Health hazards associated with nicotine and tobacco use are well known. A contributing factor, the dependence producing potential of this drug, has become widely accepted. However, there are only a few human and animal studies that provide objective measures of the behavioral consequences of nicotine abstinence. The purpose of the present experiment was to use sensitive measures to examine behavioral disruptions that resulted when nicotine administration was terminated. Six rats were administered 96 daily intravenous infusions of nicotine (0.125 mg/kg/infusion) for at least 10 days. They were trained to respond on a tongue-operated solenoid-driven drinking device that delivered 0.005 ml of a glucose and saccharin solution (G+S) per lick. When nicotine access was terminated for six days, there was a marked suppression in behavior reinforced by the sweetened solution, and this disruption was immediately reversed when nicotine was reinstated. In contrast, nicotine removal also resulted in a decrease in food intake on the first day, but on subsequent days food intake was significantly higher than when nicotine was administered. When cotinine (0.25 mg/kg/infusion), a metabolite of nicotine was substituted for nicotine for six days, similar disruptions resulted in responding maintained by G+S, but food intake was not significantly decreased on the first day of nicotine abstinence. These findings illustrate the utility of sensitive behavioral tests to reveal effects of nicotine abstinence.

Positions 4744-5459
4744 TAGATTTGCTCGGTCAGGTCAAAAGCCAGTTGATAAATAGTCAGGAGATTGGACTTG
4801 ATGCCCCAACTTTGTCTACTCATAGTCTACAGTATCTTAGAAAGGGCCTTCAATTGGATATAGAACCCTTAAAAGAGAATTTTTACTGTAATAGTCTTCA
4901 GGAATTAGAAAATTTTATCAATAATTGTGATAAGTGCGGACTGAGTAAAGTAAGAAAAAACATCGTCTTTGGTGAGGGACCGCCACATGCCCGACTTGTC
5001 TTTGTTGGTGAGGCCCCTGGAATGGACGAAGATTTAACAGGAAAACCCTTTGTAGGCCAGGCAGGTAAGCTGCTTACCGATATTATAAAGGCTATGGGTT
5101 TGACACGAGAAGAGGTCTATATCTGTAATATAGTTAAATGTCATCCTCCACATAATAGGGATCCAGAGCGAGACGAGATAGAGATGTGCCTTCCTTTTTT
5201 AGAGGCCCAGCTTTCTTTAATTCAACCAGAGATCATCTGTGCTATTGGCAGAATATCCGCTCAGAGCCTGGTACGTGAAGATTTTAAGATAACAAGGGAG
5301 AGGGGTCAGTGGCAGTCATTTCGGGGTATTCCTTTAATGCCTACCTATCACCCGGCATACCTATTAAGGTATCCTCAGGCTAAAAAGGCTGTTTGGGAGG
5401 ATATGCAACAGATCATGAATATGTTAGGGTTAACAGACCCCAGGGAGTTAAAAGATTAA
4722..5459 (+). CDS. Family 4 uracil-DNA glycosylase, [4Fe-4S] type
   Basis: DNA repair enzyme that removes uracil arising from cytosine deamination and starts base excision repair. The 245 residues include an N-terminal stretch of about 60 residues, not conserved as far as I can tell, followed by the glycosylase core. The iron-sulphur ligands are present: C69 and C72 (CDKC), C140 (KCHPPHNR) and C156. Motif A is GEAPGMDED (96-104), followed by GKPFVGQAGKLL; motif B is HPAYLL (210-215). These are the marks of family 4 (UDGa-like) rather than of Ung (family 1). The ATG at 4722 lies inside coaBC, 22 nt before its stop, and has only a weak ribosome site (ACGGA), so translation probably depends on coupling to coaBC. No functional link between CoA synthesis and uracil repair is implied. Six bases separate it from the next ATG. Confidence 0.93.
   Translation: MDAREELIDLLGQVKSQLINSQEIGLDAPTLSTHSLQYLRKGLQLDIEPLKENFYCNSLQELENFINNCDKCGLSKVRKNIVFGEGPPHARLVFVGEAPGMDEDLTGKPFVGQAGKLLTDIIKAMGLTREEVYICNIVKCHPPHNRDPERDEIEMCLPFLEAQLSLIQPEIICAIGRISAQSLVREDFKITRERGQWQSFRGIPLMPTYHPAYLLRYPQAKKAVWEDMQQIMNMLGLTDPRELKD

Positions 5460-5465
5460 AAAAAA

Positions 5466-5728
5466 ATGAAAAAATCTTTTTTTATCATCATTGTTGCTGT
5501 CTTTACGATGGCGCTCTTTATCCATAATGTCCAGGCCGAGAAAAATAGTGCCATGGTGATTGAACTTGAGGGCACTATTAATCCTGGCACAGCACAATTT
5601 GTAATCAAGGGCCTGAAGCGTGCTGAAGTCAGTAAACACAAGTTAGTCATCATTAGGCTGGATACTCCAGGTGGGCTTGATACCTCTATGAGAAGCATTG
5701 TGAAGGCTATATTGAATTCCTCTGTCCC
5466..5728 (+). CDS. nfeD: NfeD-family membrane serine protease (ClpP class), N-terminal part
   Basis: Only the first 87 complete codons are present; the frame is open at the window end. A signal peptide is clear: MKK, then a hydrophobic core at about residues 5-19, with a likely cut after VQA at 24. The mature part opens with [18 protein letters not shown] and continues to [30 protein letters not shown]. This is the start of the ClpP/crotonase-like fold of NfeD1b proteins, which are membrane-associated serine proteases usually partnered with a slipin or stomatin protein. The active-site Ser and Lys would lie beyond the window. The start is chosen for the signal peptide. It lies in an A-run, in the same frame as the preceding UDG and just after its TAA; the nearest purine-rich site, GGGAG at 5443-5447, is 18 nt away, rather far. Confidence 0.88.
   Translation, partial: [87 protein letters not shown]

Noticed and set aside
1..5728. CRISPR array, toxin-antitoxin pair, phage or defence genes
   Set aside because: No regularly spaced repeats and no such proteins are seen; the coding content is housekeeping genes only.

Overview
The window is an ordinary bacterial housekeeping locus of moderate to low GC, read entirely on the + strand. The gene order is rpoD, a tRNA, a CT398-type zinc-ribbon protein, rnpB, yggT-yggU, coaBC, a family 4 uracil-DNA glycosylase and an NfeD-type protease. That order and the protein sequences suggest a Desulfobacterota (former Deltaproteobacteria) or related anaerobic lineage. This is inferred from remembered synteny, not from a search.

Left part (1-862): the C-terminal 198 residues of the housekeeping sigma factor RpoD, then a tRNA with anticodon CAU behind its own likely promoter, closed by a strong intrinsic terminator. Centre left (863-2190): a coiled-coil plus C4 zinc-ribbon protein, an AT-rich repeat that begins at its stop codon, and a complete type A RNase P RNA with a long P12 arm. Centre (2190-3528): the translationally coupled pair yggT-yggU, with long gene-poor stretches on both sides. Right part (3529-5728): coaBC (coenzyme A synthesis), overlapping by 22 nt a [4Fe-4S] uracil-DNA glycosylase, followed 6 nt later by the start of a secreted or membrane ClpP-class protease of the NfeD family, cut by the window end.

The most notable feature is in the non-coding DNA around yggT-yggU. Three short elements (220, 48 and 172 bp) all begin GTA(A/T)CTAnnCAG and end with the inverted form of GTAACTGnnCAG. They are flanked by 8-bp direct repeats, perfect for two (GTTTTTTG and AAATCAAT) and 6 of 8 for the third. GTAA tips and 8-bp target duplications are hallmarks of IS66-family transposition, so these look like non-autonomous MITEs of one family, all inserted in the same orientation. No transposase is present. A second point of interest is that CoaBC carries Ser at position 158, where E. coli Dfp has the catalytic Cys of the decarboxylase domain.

Bibliographical noteFunding Information:
This work was supported by Grants DA 02486 and DA 03240 from the Natmnal Institute on Drug Abuse